Gov. Kim Reynolds had no choice but react. Iowa's transparency law rendered impossible any notion that her administration's sexual harassment scandal would evaporate into the ether, and rightly so.
Reynolds really didn't want the public to see the sexual harassment complaint that resulted in the March firing of Iowa Finance Authority Director David Jamison. Iowa's Republican governor expected blind trust from the public, hoping Iowans wouldn't ask too many questions. Officials in her administration bungled badly its response to a Freedom of Information request from the Associated Press. They falsely claimed there were no documents. Then, they acknowledged documents existed but refused to release them, a direct attack on Iowa's Open Records Law.
And then, late last week, the Reynolds administration succumbed to the mounting presure and released the four-page complaint from an IFA employee detailing years of alleged sexual harassment. The complaint paints Jamison as an arrogant, knowing perpetrator believing himself untouchable. And its release resulted in a flood of new information, including details that Jamison's behavior was widely known among the agency's upper echelon.
Predictably, Reynolds' assertion that an agency-wide probe was unnecessary didn't stand up to scrutiny. Her rejection of calls for a deep dive into the facts — including the mechanisms that empowered Jamison to allegedly abuse his staff — were out-of-step with her carefully crafted image as a governor who's tough on men behaving badly.
On Friday, Reynolds opened an investigation. On Monday, she expanded it. It's the appropriate response from any above-board organization interested in more than managing bad headlines.
Good on Iowa's governor for coming around and dropping the disingenuous excuses about protecting victims. But Reynolds was dragged into action kicking and screaming. Her administration aimed to close the blinds and move on. The more information that saw the light of day, the worse the optics became for Reynolds, who's in the midst of her first re-election bid.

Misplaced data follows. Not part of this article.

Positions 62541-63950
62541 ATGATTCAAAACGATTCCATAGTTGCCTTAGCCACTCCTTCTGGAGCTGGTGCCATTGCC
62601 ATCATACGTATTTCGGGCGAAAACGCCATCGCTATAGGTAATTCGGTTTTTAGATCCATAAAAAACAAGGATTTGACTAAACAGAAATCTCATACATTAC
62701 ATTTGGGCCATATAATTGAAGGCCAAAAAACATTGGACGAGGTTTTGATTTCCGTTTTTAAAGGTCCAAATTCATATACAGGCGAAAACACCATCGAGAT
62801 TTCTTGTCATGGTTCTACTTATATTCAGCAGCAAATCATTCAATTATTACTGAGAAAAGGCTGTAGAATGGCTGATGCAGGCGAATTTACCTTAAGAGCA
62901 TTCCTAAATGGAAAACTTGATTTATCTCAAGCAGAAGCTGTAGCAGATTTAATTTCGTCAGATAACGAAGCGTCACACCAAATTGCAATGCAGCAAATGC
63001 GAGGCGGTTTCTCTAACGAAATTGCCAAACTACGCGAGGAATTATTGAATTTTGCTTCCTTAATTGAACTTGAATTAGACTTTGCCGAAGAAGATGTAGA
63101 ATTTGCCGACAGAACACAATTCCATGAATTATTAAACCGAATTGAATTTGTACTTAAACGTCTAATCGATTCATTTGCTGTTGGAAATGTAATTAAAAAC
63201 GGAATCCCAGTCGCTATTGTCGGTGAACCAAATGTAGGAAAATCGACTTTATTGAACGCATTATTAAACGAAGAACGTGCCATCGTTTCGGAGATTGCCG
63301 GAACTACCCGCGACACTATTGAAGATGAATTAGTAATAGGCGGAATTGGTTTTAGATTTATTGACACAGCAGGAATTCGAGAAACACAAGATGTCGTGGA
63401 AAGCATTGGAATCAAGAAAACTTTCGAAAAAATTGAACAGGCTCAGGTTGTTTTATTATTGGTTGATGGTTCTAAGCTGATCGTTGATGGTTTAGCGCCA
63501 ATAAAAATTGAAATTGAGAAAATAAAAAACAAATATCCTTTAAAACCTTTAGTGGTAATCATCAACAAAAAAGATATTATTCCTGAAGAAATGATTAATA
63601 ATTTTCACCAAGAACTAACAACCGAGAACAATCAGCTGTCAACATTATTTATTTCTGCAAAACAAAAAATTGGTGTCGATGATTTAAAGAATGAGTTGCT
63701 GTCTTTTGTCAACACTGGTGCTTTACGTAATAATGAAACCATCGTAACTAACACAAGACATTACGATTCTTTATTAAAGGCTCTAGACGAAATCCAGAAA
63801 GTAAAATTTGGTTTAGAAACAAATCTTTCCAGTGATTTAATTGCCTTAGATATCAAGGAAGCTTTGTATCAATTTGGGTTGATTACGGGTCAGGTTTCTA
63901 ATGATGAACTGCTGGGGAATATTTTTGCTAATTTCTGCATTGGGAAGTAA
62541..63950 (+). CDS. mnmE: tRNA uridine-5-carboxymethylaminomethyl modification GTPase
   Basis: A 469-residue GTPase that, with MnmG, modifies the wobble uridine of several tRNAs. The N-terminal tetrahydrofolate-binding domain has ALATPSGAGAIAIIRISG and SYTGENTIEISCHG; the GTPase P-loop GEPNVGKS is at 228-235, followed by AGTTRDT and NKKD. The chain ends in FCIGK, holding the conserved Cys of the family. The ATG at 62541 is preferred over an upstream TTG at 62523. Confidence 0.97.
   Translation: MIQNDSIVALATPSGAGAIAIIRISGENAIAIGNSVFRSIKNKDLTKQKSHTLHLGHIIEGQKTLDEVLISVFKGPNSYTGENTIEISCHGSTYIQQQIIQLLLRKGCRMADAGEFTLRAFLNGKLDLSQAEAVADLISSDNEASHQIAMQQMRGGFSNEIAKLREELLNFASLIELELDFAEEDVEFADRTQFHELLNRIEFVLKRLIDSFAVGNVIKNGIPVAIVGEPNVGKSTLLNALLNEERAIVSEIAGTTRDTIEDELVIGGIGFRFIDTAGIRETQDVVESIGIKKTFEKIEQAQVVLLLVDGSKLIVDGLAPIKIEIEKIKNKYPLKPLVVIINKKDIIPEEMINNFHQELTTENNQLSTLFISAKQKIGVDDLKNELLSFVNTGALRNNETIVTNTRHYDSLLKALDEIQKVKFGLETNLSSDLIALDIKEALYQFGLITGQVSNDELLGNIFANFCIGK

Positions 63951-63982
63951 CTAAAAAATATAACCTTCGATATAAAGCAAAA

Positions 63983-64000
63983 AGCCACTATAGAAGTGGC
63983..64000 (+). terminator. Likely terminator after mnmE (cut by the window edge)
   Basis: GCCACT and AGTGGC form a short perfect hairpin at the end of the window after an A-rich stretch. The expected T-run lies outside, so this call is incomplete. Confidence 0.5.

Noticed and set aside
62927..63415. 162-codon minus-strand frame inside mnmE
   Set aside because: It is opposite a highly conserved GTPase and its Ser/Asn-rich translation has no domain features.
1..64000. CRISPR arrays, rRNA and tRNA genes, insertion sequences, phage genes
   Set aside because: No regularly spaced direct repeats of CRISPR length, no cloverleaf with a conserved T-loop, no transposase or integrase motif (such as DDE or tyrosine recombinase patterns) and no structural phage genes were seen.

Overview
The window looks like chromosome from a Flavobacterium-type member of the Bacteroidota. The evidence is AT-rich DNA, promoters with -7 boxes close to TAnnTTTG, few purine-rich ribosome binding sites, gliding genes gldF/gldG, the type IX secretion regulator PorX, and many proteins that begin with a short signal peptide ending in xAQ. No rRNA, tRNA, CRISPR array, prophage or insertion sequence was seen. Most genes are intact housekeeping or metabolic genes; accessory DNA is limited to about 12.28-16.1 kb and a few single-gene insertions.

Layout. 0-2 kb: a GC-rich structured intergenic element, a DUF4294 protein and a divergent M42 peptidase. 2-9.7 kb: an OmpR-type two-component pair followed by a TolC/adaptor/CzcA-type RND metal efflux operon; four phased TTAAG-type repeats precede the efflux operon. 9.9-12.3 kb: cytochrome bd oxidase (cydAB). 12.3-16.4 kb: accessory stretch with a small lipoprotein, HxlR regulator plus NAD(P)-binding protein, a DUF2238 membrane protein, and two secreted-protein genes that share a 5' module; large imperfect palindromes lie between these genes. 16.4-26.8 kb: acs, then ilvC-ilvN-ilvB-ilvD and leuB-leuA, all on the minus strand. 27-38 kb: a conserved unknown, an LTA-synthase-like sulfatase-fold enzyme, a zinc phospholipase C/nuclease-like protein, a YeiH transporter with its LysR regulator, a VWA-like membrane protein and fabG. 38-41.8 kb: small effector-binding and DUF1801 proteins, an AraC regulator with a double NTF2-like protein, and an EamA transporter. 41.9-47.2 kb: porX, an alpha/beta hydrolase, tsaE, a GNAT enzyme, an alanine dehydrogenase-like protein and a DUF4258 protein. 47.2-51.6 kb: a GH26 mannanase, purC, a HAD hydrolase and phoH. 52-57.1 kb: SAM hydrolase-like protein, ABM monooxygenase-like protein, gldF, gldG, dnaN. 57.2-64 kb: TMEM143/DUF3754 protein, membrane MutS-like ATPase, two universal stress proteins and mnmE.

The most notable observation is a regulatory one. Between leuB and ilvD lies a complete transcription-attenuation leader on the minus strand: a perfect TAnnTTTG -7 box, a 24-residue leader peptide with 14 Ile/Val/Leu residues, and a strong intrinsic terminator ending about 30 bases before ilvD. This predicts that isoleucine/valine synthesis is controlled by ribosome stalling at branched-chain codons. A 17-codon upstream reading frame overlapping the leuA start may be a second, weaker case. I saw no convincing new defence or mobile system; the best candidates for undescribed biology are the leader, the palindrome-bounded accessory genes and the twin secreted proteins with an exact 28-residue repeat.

Facts — available through Iowa's transparency law — forced Reynolds to surrender the cover up and practice what she preaches. Reynolds lost this one. Hopefully, she'll learn from the embarrassing defeat.
In the long run, Iowa government is likely to be a fairer, more functional endeavor because of it. Whistle-blowers should emerge empowered to report harassment without fear of reprisal. And the taxpayer should come out the other end more confident that they're not funding flat-out lechery.
This past week, Reynolds gambled. She assumed her charm and general likability would be enough to assuage concerns about her administration's oversight of IFA and bury a story that could only damage her politically. It was a losing hand.
So, after more than a month, an investigation that should have been launched immediately after the complaint is finally under way. At the probe's conclusion, the public should know why Jamison was able to lord over his employees' bodies for so long. It should know what steps will be taken to ensure it doesn't happen again.
It's instances such as these that, at one time, highlight the power sunshine laws and stand as a reminder of why they're so often under attack. Seemingly every legislative cycle in statehouses throughout the country, there's talk about a new exemption to Open Record Law. Sometimes it's cynical lawmakers looking to exempt themselves. In other instances, a powerful lobby wants its special interest protected for no other reason than to elevate its interests above the public's.
But a representative government only truly functions when the citizenry is the ultimate check on those in power. This past week, Reynolds — with an eye on political expedience — forgot that truth.
Editorial represents the opinion of the Quad-City Times editorial board, which consists of Publisher Deb Anselm, Executive Editor Matt Christensen, Editorial Page Editor Jon Alexander, Associate Editor Bill Wundram and community representative John Wetzel.